Permanent magnet motors rotate because of the torque that the interaction of two magnetic fields causes. These magnetic fields are created by the permanent magnets mounted on the rotating rotor and the magnetic field that the stationary windings of the stator induce. The torque is greatest when the magnetic vector of the rotor is at 90° to the magnetic vector of the stator. In this position, it forces the poles of the rotor to rotate in the direction of the stator field. In a trapezoidally-driven brushless-DC motor, a current flow alternating sequentially through two of the three coils generates the stator field. The remaining third coil monitors the back EMF (electromotive force) of the two active coils. Back EMF occurs when a permanent magnet motor rotates. Each winding generates a voltage that opposes the main voltage of the windings. Back EMF depends on the angular velocity of the rotor, the magnetic field that the rotor magnets generate, and the number of turns in the stator windings. The motor's back EMF provides the feedback of the rotor's position with respect to the stator windings. Permanent magnet motors having sensors provide a similar position feedback. With sinusoidal commutation, which permanent magnet synchronous motors use, the drive-control circuitry simultaneously powers the three coils.

Permanent magnet motors have been commercially available since the 1990's. However, permanent magnet motors have not seen widespread use because of the high cost associated with the expensive permanent magnets on the rotor. Additionally, their complex control algorithms require specialized engineering expertise as well as the additional expense of an embedded processor. Permanent magnet motors are more efficient than the AC-induction motors. However, because of the recent rise in the price of copper, the current winding-based induction motors have become more costly and the permanent magnet motors have become comparatively less expensive. Additionally, recent advances in technology have improved the power output of permanent magnet motors to where such motors have a superior power density to that of existing induction motors. As such, the permanent magnet motor 40, as illustrated in FIG. 4, provides superior power output for the direct drive of the shaft 41 and drum 43 of the drawworks 100.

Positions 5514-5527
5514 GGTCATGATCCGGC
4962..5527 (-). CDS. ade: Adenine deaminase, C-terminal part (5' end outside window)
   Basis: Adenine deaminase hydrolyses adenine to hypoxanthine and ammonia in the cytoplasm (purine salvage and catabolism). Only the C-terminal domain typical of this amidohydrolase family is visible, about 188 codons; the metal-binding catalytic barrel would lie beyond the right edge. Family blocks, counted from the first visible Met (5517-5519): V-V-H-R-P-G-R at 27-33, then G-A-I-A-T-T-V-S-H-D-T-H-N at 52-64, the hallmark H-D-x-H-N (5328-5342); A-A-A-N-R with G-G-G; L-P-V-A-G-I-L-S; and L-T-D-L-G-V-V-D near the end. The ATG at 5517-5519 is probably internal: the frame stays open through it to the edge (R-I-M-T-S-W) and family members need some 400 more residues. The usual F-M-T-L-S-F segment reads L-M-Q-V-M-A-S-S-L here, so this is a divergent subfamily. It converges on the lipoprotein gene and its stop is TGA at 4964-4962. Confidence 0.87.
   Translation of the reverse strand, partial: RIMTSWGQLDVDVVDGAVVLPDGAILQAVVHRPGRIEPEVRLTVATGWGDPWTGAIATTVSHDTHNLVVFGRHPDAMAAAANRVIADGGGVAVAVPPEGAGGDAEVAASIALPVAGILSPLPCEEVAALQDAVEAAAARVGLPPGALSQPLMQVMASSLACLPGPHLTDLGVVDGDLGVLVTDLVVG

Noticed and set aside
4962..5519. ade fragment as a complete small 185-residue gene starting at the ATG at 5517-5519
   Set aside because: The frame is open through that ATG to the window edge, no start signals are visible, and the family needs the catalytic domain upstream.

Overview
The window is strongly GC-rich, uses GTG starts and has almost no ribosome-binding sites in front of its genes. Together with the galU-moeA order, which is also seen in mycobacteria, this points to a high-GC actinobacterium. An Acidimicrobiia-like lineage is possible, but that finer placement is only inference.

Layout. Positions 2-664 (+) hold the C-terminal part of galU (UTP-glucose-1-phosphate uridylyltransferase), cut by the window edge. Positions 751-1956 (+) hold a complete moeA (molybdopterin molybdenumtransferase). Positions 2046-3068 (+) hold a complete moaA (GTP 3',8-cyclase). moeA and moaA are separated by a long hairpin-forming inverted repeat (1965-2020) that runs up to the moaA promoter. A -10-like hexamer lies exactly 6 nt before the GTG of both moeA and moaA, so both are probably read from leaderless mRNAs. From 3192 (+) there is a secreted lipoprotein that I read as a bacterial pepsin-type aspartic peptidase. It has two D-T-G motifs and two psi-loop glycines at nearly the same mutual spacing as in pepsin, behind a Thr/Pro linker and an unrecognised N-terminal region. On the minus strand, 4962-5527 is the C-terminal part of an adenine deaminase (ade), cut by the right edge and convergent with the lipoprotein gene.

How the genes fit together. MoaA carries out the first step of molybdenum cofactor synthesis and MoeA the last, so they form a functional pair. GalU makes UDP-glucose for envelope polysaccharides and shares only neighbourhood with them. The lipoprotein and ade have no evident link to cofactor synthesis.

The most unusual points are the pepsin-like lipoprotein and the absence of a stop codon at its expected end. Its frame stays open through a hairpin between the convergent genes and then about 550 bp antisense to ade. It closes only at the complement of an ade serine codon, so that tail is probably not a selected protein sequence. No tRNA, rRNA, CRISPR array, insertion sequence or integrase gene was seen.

Referring to FIG. 5, there is shown a plan view of the drive plate 66 of the permanent magnet motor 40 of the drawworks 100 of the present invention. The drive plate 66 has a circular shape with an outer periphery 90. Bolt holes 92 are formed adjacent to the outer periphery 90. The bolt holes 92 allow for the bolted attachment of the drive plate 66 to the top of the rotor. A splined aperture 94 is formed centrally of the drive plate 66 so as to accommodate the spline of the shaft 41. Air circulation holes 96 are formed around the interior of the drive plate 66. The holes 96 facilitate air circulation within the permanent magnet motor 40.

Referring to FIG. 6, there is shown a isolated perspective view of the rotor 64 of the permanent magnet motor 40 of the drawworks 100 of the present invention. The drive plate 66 can be mounted directly onto the top of the rotor 64. Permanent magnet piles are affixed to the outer surface of the rotor 64 in spaced relationship to each other. Spacers 106 serve to isolate one of the permanent magnet piles from an adjacent pile. Spacers 106 can be separate items or they can be simply a formed surface on the outer periphery on the rotor 64. The rotor 64 has a rotor bearing bore 110 formed centrally thereof.

Referring to FIG. 7, there is shown a isolated perspective view of the stator 62 of the permanent magnet motor 40 of the drawworks 100 of the present invention. The stator 62 has an outer cover 120 which serves to space the coils 122 from the inner wall of the housing 42. The coils 122 extend radially inwardly therefrom. The interior surface 124 of the coils 122 define a circular aperture into which the rotor 64 is placed. As a result, the permanent magnet piles 104 are in close proximity to the coils 122 so that the permanent magnet motor 40 can operate properly. Suitable electronics are connected to the permanent magnet motor 40 so as to facilitate the proper operation of the permanent magnet motor 40.